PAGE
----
4. I cleaned the paint brushes and prepared my work area so that I could avoid fouling the brushes on an unclean surface.  I put the fork upright in my work stand so that the paint would flow downward. My paint brushes were new, so I only needed to wash them in warm water to remove their protective coating – however, see below.
  5. I poured a tiny bit of Proctectaclear into a clean glass jar – this stuff goes a long ways.  The small container I purchased could probably cover 2 bicycles in full.2016-11-15-007
  6. I painted the fork blades with smooth, even strokes.  The paint went on easily, and as the instructions advise, the paint will naturally smooth itself out on the surface so that you won’t see any brush marks.  This was an accurate description, and the painting itself took no time at all.  However…see below!
  7. As I was painting, tiny surface anomalies began to appear in the painted surface.  At first I thought the paint was reacting to something on the fork blades, but then I realized that my paint brush was depositing little particles onto the blades.  The new brushes still had some leftover protective glue which I thought I had washed off.  I then stopped painting, cleaned the brush extensively, then wiped the brush with tack cloth, and that solved the problem. I had to carefully remove the tiny particles with my fingernail (gloved) and then smooth the paint out again.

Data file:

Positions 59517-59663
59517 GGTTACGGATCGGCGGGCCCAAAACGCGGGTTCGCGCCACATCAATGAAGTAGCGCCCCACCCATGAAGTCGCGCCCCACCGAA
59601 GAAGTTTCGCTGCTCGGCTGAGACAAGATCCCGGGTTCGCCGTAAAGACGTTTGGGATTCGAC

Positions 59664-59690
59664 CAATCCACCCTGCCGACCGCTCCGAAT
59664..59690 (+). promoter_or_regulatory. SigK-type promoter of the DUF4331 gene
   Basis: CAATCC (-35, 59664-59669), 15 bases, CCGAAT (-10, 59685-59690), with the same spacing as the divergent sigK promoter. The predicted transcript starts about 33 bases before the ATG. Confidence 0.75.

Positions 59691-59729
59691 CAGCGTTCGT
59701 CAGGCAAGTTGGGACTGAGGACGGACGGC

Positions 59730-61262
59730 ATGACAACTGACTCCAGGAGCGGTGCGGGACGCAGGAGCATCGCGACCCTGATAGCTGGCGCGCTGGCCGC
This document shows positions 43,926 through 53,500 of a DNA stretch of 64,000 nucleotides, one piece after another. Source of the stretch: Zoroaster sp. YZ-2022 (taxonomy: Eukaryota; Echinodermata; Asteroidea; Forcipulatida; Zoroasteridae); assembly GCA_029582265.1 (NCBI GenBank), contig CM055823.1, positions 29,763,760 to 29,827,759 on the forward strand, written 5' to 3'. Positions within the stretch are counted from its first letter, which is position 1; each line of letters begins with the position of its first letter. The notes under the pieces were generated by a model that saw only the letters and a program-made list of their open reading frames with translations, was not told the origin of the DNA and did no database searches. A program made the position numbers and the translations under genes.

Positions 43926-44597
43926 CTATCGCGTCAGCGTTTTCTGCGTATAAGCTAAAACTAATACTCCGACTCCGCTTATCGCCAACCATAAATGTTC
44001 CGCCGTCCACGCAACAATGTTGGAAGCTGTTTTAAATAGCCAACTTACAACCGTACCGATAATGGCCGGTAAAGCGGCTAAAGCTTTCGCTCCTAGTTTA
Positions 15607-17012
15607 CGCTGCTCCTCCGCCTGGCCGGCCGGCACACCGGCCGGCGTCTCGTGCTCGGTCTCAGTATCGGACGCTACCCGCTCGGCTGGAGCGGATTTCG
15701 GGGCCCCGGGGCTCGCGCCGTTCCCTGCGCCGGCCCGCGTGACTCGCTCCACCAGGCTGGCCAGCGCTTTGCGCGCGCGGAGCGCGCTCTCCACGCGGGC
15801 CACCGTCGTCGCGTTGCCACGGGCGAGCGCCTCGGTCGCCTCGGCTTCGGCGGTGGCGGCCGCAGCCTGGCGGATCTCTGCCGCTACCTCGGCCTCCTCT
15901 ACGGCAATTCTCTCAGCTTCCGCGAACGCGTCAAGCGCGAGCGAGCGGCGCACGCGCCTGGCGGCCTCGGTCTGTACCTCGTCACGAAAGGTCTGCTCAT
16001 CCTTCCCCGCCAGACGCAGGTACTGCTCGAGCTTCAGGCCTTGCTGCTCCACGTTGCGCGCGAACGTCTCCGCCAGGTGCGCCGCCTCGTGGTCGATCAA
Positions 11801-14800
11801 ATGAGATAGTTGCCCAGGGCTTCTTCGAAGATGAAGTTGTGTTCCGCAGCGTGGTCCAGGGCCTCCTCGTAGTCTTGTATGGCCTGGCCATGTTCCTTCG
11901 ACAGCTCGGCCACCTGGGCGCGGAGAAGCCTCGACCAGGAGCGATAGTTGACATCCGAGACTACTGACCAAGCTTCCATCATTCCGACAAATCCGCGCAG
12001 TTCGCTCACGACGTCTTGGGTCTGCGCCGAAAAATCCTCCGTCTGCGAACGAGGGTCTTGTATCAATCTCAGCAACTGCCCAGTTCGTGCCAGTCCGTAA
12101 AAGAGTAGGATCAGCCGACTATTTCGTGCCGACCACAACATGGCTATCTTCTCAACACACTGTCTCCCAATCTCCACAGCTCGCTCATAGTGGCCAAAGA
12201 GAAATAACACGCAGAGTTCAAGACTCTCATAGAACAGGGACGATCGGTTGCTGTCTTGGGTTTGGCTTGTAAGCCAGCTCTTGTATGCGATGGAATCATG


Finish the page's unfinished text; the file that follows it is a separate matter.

8. After a couple of hours, I applied a 2nd coat, as provided for in the instructions.
  9. The paint cures hard in 4 – 5 days.  It is very soft prior to this, and even scuffed a bit when I laid the fork down on a wood surface about 24 hours after the final paint coat.

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The painted fork looks pretty much exactly like the raw steel fork. It really is a clear coat. I will know soon just how robust the paint is, but for now I am excited to begin building up the frame and completing the restoration.

The whole process to restore this fork took well over 25 hours.  Rather than following the typical 80/20 rule for paint jobs (80% preparation time, 20% painting time), this job was more like 99%/1%.  The painting portion of the work was almost a let down, because it was really so easy compared to all the other work involved in preparing the fork.  I’ll plan to do a long-term update once the Mercier Meca Dural is restored and back out on the road.

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Unrestored 1940s/50s Mercier Mecal Dural

 

Clear Coating a Vintage Steel Fork